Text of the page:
The Interlochen Arts Academy Orchestra and members of the New York Philharmonic will perform March 3 at Lincoln Center in a new program titled MUKTI: A Movement of Liberation, featuring the world premiere performance of “a collaboratively created piece” combining original music, song, poetry, spoken word, dance and film to celebrate international liberation movements throughout history.
Featuring music by living Black composers, the concert program will be led by Interlochen Orchestra director Dr. Leslie Dunner, recipient of the Leonard Bernstein American Conductors Award and the NAACP’s James Weldon Johnson and Distinguished Achievement Awards.
The program’s opening half will highlight the world premiere performance of मुक्ति: MUKTI. Named for the Hindi word for liberation, one of the four themes of the Philharmonic’s 2022-23 season.
The new multidisciplinary piece was collaboratively created by students from all seven of Interlochen’s artistic disciplines—music, theatre, dance, visual arts, creative writing, film and new media, and interdisciplinary arts—under the direction of theatre faculty member Gulshirin Dubash, Associate Director of Music for Contemporary Performance and Collaborative Projects Courtney Kaiser-Sandler, and Theatre Design & Production Program Director Stephen John. The directors explain:
“With the task of creating a program that assessed liberation on a global scale, spanning centuries and cultures, we delved into movements through music, theatre, dance, visual art, creative writing, and film and wove a web of intricately created moments. Students generated work that responded to the growing world around them as they understood it, however, keeping in mind the history that came before them and the truths that may not be theirs, but are nonetheless deeply felt and valid.”
Interlochen Center for the Arts’ President Trey Devey notes,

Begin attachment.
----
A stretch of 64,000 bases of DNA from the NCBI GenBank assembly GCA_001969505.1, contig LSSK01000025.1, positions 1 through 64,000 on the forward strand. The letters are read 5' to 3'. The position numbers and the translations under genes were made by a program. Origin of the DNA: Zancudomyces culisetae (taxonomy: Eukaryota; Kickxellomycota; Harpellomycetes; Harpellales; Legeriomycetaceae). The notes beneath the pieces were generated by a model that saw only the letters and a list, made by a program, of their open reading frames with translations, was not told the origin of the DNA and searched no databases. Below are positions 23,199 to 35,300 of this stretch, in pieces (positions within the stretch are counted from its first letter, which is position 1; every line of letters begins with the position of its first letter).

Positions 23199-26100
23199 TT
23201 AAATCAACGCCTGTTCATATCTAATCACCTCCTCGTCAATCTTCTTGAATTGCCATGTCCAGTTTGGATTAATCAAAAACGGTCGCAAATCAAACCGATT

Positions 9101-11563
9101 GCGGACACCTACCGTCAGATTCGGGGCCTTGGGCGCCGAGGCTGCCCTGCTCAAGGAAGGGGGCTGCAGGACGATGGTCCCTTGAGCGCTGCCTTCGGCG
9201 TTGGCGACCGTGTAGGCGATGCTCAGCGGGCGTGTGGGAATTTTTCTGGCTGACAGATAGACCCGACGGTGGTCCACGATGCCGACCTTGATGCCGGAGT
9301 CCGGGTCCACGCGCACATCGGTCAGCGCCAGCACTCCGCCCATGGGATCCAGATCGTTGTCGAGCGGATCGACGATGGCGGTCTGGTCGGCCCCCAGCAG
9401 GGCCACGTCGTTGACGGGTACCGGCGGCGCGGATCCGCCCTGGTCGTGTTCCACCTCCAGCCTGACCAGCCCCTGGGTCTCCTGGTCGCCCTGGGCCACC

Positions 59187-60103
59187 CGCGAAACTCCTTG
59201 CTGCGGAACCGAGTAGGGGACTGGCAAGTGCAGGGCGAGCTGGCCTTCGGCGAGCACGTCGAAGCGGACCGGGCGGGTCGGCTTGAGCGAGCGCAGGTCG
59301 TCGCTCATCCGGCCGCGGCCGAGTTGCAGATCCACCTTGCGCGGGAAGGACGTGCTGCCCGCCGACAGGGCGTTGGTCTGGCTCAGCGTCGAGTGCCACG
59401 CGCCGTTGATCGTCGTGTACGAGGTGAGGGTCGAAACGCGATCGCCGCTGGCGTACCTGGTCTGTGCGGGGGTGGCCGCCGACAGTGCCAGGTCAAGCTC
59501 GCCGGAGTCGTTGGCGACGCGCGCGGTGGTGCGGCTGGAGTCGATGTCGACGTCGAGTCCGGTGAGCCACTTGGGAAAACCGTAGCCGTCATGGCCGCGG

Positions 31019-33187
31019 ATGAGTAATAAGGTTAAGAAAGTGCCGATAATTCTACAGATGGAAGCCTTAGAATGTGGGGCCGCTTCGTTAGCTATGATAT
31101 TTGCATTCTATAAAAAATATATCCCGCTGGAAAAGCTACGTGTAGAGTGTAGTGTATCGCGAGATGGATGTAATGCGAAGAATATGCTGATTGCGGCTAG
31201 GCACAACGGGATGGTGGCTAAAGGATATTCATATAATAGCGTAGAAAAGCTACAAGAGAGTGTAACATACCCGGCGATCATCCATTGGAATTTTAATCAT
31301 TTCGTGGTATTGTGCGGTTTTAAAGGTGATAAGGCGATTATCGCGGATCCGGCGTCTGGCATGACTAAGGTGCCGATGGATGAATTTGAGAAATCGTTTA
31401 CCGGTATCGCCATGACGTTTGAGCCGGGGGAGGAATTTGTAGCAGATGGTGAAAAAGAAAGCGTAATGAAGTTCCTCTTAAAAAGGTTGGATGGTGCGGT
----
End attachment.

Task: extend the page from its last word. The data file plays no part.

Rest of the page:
“We will explore liberation of all kinds from a global perspective that represents our diverse student body. The performance culminates in the possibility of hope and new considerations— an ending aptly created by the next generation of creative changemakers.”
The Interlochen student orchestra will also perform side-by-side with members of the New York Philharmonic, led by Dunner. They will interpret works by four living Black composers. “Unburied, Unmourned, Unmarked: Requiem for Rice”, by John Wineglass explores the history of enslaved people in America. It will receive its New York premiere. “Equality”, a work set to Maya Angelou’s poetry was composed by Interlochen alumnus Jonathan Bailey Holland.
The program’s second half is completed by Mary D. Watkins‘ “Soul of Remembrance”, a movement from her orchestral suite “Five Movements in Color”, and Valerie Coleman’s “Umoja”, named for the Swahili word for “unity,” which denotes the first day of Kwanzaa.
Included in the program, Interlochen Center for the Arts will announce the inaugural class of NY Phil Interlochen Scholars: 30 New York youth who have been chosen to attend Interlochen Arts Camp on full-tuition scholarships this summer. Through a newly established NY Phil Interlochen Scholars program, the awardees were chosen from 15 partner organizations in the New York community.
This concert performance takes place during the Interlochen Arts Academy’s weeklong tour to New York City wherein students visit partner organizations, give performances around the the city, and tour organizations depending to their own majors. In addition, Dr. Dunner will conduct two further liberation-themed programs at David Geffen Hall (March 2 & 4).